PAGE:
Spellcasting 301: Spring Break
First posted on 23 January 1998. Last updated on 12 August 2009.
Steve Meretzky has never finished the Spellcasting series. The series follows the adventures of the dimwitted Ernie Eaglebeak as he struggles through Sorcerer University and rebels against his vicious stepfather Joey Rottenwood. When Spellcasting 301: Spring Break is released back in 1992, the game is never meant to be the last of the series. Unfortunately, the sequel Spellcasting 401: The Graduation Ball is never made. Knowing that each game in the series improves on the previous title, one can only guess how good this sequel may have been. Although many adventure fans regret its absence, this regret is lessened after playing this title. This is because Spellcasting 301: Spring Break, despite not being the intended end, is nonetheless a great way to say goodbye to the series.
It is Ernie's junior year at Sorcerer University. He has suffered through months of classes, but it is all about to pay off. It is spring break time! Where better to head for the festivities than Fort Naughtytail! Known for its beaches, parties, and its gorgeous women, it is where everyone is going this spring break. Unfortunately, this includes those good-looking jocks from St Weinersburg Academy of Magic's Getta Loda Yu fraternity—a fraternity that clashes with Ernie's fraternity, the nerdy Hu Delta Pharts. After a test of strength which manages to solve nothing between the warring frats, a beautiful but mysterious woman known only as "The Judge" proposes a way to solve the problem—a series of contests to determine which fraternity's members are the kings of the beach. The losers are to be banned from Fort Naughtytail for the next five spring breaks. Using your wits, magic spells, and items you find along your way, can you help Ernie to win the contests and assure that the Pharts are the ones to emerge triumphantly to enjoy the greatest spring break ever?
The interface used in Spellcasting 301: Spring Break is identical to that used in all the earlier games in this series. The first window displays the text which describes in detail the room you are visiting and what is happening in it. A second window shows you a high resolution picture of that room. A third window displays the compass rose showing the available exits or movements allowed. A fourth window gives easy access to a list of useful commands in the game such as look and inventory. As with the earlier titles, this display is completely customizable. If you choose, you can have two menus present—one with a complete list of verbs and the other with a list of available noun from which you can construct your commands using either the mouse or the keyboard. If you prefer, you can also simply type in what you want to do. If you so desire, you can even remove all the other windows and play the game entirely in text mode. Should you choose to play using the windows, you may change the main graphics window to display your inventory, your status in the game (score, moves taken), a text description of your surroundings, or a map of the local area. All these options allow you to play the game in the way that suits you best. For certain puzzles in the game or gambling in the casino, the game employs a different interface which is equally effective.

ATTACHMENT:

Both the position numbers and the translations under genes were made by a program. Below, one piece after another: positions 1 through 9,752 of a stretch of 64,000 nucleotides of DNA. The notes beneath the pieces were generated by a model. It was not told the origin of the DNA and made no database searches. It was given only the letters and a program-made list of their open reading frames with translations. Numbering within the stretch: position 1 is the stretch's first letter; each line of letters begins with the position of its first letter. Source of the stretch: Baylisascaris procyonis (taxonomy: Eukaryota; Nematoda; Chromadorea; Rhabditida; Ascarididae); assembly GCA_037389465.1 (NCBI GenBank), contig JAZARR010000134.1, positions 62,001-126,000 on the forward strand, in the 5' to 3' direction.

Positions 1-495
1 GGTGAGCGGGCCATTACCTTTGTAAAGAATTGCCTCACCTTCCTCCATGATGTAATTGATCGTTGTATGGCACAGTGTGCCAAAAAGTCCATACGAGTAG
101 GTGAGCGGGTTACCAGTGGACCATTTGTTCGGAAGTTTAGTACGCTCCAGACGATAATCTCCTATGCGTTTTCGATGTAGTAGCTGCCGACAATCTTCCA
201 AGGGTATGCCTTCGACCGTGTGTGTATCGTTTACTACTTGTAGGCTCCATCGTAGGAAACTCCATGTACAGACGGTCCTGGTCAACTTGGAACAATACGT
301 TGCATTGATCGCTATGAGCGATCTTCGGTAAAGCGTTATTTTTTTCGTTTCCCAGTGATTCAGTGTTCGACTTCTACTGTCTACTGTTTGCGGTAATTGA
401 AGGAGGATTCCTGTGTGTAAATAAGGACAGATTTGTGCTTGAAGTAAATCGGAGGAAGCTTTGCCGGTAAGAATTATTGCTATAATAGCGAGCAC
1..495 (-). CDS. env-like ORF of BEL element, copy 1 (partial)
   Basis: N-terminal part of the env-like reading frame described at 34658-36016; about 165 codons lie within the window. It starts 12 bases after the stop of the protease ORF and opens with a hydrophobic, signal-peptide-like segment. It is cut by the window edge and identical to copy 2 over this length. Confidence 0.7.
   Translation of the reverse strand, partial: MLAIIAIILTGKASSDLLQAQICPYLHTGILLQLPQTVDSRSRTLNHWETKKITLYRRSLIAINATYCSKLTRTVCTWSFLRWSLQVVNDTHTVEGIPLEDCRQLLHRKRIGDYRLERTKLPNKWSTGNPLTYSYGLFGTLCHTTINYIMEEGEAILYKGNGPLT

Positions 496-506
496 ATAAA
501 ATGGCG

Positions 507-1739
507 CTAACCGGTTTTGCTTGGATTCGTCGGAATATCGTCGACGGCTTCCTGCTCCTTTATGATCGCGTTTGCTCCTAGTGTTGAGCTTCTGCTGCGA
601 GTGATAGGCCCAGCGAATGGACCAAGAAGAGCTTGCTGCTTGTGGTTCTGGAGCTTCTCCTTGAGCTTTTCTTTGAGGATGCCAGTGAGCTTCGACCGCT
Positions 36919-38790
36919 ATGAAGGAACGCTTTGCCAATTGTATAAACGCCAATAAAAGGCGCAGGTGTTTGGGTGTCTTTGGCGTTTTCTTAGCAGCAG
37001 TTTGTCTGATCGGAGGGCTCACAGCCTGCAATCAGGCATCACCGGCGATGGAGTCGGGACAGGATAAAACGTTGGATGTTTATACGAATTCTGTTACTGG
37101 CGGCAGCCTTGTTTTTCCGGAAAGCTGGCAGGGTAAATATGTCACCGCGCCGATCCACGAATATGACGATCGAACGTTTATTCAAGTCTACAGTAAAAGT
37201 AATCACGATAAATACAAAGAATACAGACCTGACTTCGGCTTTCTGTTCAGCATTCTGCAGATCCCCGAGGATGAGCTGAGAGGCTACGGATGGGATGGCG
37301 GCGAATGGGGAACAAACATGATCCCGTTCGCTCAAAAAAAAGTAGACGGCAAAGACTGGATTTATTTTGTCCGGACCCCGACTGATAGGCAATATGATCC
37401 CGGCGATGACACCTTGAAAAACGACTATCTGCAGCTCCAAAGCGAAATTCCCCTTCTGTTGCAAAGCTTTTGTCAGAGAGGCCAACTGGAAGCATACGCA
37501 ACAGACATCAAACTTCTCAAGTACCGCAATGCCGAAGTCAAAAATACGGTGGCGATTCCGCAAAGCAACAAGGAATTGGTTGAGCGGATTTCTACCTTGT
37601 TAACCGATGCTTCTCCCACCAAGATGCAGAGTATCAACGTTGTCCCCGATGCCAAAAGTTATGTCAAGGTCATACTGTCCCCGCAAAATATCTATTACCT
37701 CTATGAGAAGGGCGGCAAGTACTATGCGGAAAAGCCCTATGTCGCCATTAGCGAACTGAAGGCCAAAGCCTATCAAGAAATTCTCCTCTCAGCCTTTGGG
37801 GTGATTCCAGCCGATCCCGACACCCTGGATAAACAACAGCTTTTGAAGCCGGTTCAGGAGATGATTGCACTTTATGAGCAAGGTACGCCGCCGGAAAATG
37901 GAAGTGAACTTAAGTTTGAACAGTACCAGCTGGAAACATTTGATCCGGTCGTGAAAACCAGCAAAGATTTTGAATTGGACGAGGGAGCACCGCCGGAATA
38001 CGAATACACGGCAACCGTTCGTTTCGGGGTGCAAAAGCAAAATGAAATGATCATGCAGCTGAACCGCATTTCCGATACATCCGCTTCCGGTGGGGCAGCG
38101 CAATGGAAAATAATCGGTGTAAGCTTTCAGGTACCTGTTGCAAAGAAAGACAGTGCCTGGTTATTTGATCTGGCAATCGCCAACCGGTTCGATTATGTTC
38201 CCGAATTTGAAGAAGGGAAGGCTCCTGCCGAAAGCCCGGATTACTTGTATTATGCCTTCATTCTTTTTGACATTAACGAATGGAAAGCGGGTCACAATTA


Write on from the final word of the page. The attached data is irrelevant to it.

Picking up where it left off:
This game has many nice bells and whistles. Eschewing the lower resolution graphics, Spellcasting 301: Spring Break 301 sports high resolution 640x480x256 EGA and VGA graphics as well as the super high resolution 800x600x256 SVGA graphics. The 640x480 screens are very beautiful and extremely detailed. Likewise, sound effects are well implemented. Even if you do not have a soundcard, RealSound technology assures that you hear all the sounds of Fort Naughtytail—all of which are very creatively performed and recorded. Of course, these sound effects can also be played by dedicated soundcards.
Like the previous two games in the Spellcasting series, there are two different modes of play—Nice and Naughty. Both modes offer the same puzzles, but Naughty Mode is much more explicit. Though the humor in Nice Mode is clever, the game is clearly designed to be played in Naughty mode. If you are not offended by some of Ernie's escapades, this mode is definitely how the game should be played (on the other hand, consider playing it once in Nice Mode so you can see how they gloss over the game's certain explicit aspects)!
There are far too many positive aspects of this game to be listed. In addition to the superb graphics and sounds, the game's humor is abundant and very funny. The game space is quite large and all of the locations are worth visiting beyond what you may need to do with the puzzles. The use of magic, while building on the previous titles, offers even greater opportunity for experimentation with lots of results possible from all sorts of different spells. The puzzles, which are numerous in this game, are all well thought out. Though differing greatly in style and difficulty from its predecessors, these puzzles still require fairly creative solutions that test your common sense. None of them, on the other hand, require huge leaps of logic or other unfair tactics. The game maintains its atmosphere completely throughout. It never loses its tone or strays away from the formula that has worked so well previously for this series. The only negative aspect of this game is the endgame sequence which can be mildly frustrating. There is one glaring (but not game altering) typographical error. The most disappointing part about the game or the series, though, is that there is no sequel!
Spellcasting 301: Spring Break is a great adventure and is the best game in the Spellcasting series. It is a title that should not to be missed by any adventure gamer who is a fan of comedy or Meretzky's works.